As she grew older, her height became an embarrassment. "It was a curse to be tall," she remembers. "I only dated basketball players, and they didn't used to be as smart as they are now. I thought Barnum & Bailey would be my only refuge." By the time she was a sophomore at Marywood College in Scranton, Jean was in showbiz all right, but as stage manager for a school production of Romeo and Juliet. It starred Broadway actor Hugh Franklin in a guest appearance. One matinee Walter Kerr, then a drama professor at Catholic University in Washington, D.C., came to watch his friend Franklin perform. The stage manager and the 5'9½" professor were introduced, fell instantly in love and married two years later. From that time on, Jean, who was an enthusiastic dancer, abstained. "It's one thing to marry someone shorter," she explains, "but I won't dance with him. You have to have some sense of fitness."
But the young Mrs. Kerr kept active. By 1950 she had earned a master's degree from Catholic University, collaborated with Walter on the Broadway hit Touch and Go, and written her first solo Broadway show, Jenny Kissed Me, which played 24 performances. She was also rearing a family that eventually numbered six: Christopher, now 34, twins Colin and John, 31, Gilbert, 28, Gregory, 22, and Kitty, 17. "Before Kitty arrived, Walter said I only had boys because I didn't want a younger woman around the house," she reports. But certainly she preferred the kids to housework. "You don't get anything back from the dishes," she observes. "You do get something back from raising children." Jean hired a housekeeper and wrote between 2 p.m. and 6 p.m. "Someone was always running in to report the flavor of the week was banana rum," she remembers. But they also provided glorious material by doing things like eating the daisies.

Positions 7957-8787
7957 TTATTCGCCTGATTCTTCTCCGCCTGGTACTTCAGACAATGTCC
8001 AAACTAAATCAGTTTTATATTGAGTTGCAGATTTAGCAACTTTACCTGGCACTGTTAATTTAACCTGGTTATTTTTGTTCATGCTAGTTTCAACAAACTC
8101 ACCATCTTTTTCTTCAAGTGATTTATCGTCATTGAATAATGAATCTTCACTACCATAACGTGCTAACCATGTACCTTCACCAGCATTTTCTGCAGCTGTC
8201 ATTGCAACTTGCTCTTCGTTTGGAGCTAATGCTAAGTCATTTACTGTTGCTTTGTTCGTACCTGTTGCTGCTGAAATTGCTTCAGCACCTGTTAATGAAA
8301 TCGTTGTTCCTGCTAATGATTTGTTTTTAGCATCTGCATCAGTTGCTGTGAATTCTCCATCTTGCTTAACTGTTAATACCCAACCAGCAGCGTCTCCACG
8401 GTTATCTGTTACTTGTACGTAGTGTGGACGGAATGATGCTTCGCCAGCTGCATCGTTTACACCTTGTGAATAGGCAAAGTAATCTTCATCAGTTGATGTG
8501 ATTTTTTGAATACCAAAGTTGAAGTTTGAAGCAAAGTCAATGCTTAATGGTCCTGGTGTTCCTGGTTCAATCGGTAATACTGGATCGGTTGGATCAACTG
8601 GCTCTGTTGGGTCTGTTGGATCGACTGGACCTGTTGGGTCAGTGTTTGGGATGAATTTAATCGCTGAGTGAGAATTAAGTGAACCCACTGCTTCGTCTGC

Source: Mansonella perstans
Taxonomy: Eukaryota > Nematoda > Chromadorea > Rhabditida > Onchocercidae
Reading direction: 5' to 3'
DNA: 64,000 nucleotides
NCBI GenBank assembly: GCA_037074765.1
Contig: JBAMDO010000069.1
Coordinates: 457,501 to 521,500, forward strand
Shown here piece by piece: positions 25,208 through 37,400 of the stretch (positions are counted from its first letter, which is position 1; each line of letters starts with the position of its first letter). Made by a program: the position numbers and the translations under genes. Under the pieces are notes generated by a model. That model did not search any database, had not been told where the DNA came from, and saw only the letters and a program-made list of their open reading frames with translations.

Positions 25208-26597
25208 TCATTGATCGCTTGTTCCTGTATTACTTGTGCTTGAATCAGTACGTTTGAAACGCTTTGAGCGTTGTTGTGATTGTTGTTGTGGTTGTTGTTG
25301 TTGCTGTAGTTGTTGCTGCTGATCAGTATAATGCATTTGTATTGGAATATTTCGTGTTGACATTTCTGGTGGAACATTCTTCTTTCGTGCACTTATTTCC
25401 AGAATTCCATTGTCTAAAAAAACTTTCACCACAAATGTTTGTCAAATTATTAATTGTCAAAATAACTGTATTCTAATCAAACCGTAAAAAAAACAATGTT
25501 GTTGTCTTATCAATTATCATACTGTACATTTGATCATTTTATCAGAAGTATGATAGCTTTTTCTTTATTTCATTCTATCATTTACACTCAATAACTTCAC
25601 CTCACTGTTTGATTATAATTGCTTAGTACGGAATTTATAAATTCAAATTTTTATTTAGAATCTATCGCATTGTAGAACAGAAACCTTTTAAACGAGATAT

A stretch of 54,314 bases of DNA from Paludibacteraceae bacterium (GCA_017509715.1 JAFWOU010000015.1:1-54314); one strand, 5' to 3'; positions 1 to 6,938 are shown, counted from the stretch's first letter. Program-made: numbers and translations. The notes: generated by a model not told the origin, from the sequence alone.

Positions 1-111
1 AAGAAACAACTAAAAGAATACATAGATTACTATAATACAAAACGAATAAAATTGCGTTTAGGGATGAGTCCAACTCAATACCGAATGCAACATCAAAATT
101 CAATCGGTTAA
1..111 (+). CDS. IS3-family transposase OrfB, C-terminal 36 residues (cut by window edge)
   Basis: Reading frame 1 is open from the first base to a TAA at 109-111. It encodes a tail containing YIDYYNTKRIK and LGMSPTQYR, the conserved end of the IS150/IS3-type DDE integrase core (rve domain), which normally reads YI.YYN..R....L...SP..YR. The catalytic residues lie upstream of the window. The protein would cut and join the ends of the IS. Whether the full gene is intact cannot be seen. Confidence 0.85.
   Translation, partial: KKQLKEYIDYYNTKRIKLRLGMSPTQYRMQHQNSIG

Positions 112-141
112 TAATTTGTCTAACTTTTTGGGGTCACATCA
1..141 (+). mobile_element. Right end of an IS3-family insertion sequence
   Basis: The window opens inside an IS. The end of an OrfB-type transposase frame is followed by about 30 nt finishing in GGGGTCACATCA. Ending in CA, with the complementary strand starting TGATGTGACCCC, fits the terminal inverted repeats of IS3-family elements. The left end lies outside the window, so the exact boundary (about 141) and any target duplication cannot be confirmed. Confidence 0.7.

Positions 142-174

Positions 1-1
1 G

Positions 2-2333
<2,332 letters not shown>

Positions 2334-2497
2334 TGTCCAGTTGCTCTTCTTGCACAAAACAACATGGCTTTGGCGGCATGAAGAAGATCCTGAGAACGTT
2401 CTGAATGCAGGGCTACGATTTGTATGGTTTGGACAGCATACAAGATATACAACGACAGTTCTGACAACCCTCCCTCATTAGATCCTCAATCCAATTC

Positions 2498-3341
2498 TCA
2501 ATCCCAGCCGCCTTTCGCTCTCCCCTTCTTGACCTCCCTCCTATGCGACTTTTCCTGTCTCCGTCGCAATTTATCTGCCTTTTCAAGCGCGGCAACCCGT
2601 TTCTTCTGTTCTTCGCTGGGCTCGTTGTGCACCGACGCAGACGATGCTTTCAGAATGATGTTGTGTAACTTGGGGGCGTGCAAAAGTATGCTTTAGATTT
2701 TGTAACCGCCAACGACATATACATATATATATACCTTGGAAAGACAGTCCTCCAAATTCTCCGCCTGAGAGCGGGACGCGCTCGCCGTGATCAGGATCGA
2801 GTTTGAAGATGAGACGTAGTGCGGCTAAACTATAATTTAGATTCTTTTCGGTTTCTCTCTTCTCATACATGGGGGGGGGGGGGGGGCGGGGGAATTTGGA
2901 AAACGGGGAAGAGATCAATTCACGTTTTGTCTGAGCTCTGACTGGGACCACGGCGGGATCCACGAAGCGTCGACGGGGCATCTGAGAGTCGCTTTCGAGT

It took precious little to fluster their scatterbrained mother. "I'm congenitally vague," she admits. "I drop things. I spill things." Words also spill out of her mouth in a malapropos fashion. One night at a Broadway show, director Gordon Davidson pointed out feminist Betty Friedan, who had once called Jean an "Uncle Tom." Later, at intermission, Jean bumped into Betty in the ladies' room. "We've never met, but I'm Betty Friedan," blurted out Kerr before she realized she had it all wrong. A bewildered Betty moved hurriedly on.
Kitty is the only child still left in the turreted family manse, which was built around the turn of the century by an auto magnate. Jean calls the place "the Kerr Hilton," and, like any class resort, it has a private movie theater, which doubles as Walter's office. Jean has fitted it out with 16 worn theater seats, bought for $75. "Walter loves to show old movies," she explains. "Just the other Saturday we had 12 of Kitty's friends for Wuthering Heights."
Between reels, meals and other aspects of her suburban life, Jean makes notes for her first novel. Presumably it will, like all her works, touch in some part on her life. "It's easier to write about what you know," she explains. "I wouldn't write about a Wall Street broker, for example. What does he say when he comes home at night?" Kerr asks with eyes wide. " 'I'm bullish'?"